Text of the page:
Education is 44% of the state budget. With the projected deficits in the State of Texas current budget, school leaders across the state are busy brainstorming on how education can survive the inevitable cuts. Sweetwater ISD could suffer as much as a million dollar shortfall for at least the next two years.
Under the leadership of SISD Superintendent Mr. Terry Pittman, Sweetwater has been preparing for a couple of years by combining jobs and job responsibilities. To date, 14 professional and 5.5 paraprofessional positions have been absorbed through attrition. The fruits of these labors have enabled the district to provide increases in salaries to attract and retain highly qualified personnel.
Another recent proactive step was the decision to move the HOBBS alternative school setting next school year to a more economical set up. Students will be transported to the Wallace School in Colorado City. By joining this new co-op, a projected savings of over $130,000 will be gained annually.
Many districts are forced to make a choice to either reduce staff, cut pay or eliminate programs. SISD has chosen to be proactive and make changes that do not involve any of these avenues. Another factor in this budget situation includes the high probability that school districts will not be notified of final budget numbers until summer.
For academic benefits the idea that has been proposed, discussed and studied for many years is actually a part of the answer for the financial crunch the district is facing. That idea is the reconfiguration of the two elementary campuses. Changing Southeast Elementary and East Ridge Elementary to grade level campuses would create an estimate savings of $330,000 every year. Currently the two elementary campuses serve students from Kindergarten through third grade. This paradigm shift will establish Kindergarten and first grade at Southeast Elementary and second and third grade at East Ridge Elementary beginning the 2011-2012 school year.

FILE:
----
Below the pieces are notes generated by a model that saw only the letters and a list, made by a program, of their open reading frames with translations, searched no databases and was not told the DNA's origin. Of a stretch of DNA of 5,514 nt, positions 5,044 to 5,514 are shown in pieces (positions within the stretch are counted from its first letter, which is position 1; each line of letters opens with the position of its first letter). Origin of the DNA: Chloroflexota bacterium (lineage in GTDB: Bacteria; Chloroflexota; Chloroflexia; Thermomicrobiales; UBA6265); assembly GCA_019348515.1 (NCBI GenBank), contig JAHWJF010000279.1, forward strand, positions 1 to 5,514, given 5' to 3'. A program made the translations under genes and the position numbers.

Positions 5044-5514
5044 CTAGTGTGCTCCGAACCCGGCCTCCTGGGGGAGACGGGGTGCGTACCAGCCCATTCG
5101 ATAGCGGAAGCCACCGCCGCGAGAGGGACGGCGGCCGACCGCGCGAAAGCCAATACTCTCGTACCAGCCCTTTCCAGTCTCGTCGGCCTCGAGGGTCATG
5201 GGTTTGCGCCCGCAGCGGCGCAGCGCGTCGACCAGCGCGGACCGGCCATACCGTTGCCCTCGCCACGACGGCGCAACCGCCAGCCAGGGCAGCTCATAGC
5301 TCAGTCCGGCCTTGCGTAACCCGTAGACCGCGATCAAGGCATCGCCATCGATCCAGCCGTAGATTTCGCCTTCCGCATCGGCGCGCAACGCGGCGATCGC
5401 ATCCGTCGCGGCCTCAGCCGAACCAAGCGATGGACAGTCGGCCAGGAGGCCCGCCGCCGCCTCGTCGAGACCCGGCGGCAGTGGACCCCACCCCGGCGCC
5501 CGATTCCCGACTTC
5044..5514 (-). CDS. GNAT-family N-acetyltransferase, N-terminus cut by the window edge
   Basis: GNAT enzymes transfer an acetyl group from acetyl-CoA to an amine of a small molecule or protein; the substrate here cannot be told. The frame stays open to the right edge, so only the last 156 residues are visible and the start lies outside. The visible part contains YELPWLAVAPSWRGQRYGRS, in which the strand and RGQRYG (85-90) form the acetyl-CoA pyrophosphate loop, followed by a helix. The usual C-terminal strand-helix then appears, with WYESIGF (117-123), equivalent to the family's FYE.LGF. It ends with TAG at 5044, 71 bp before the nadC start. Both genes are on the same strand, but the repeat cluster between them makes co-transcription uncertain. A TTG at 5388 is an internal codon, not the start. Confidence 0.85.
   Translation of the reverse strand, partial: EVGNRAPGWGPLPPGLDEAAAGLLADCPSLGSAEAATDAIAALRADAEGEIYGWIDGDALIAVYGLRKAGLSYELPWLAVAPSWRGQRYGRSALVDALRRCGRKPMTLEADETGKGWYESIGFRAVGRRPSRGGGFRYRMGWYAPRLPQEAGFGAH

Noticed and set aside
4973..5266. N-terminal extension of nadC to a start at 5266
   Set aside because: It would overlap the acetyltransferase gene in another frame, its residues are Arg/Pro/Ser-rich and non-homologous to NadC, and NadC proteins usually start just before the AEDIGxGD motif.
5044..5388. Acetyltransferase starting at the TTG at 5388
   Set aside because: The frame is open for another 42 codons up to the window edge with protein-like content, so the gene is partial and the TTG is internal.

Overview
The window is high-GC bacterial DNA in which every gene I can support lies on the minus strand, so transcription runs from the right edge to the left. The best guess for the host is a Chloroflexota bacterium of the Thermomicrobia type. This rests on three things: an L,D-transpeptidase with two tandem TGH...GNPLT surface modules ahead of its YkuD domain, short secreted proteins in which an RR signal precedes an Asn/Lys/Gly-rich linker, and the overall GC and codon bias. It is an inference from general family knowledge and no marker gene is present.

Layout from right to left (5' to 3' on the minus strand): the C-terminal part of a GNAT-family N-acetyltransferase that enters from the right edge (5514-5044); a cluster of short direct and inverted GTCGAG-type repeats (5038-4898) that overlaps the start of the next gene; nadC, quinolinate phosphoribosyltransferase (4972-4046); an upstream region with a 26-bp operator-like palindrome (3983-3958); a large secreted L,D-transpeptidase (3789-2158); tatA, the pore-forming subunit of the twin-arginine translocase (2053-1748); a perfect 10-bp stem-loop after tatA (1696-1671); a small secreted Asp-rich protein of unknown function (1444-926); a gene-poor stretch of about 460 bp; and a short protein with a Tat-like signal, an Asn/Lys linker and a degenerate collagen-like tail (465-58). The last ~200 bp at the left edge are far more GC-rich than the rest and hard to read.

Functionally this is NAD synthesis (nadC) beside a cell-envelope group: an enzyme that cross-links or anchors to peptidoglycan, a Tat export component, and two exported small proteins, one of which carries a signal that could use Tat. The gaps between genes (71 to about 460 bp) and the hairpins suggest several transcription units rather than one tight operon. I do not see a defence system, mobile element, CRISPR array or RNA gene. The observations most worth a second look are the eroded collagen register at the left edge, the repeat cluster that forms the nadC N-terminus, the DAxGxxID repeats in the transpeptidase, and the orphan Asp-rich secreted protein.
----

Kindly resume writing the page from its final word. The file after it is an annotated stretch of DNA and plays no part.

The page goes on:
Grade level campuses solve age old problems of students moving back and forth during the year and suffering academically. Class size adjustments are simplified and avoid the unbalanced numbers between campuses. This set up lends itself to a much better educational situation for each grade level with all being together and drawing off each other’s strengths. It narrows the campus wide focus on the needs of that age child. Programs can be concentrated on the appropriate age campus instead of duplicated.
This change will mean that half of the K-3 teachers will have to move campuses and adjust to a new classroom and all K-3 teachers will have changes which include new staff members, new leaders, and some new surroundings. Although all drastic changes are uncomfortable at first, Sweetwater continues to make decisions that are better for students and expands their proactive measures.
The things that won’t change will be the programs that students enjoy and need and the things that go on inside the classroom. In other words, the things that truly matter will remain. Sweetwater students will continue to be nurtured and challenged by dedicated adults every school day.
Although such changes are only half of the projected shortfalls, SISD feels confident in moving forward with proactive efforts. The district continues to look for ways to save money and will proceed absorbing positions through attrition. Instead of waiting for the final decisions from the legislative session, Sweetwater has already made moves and continues to study ways to not only survive but thrive through the reductions in state funds.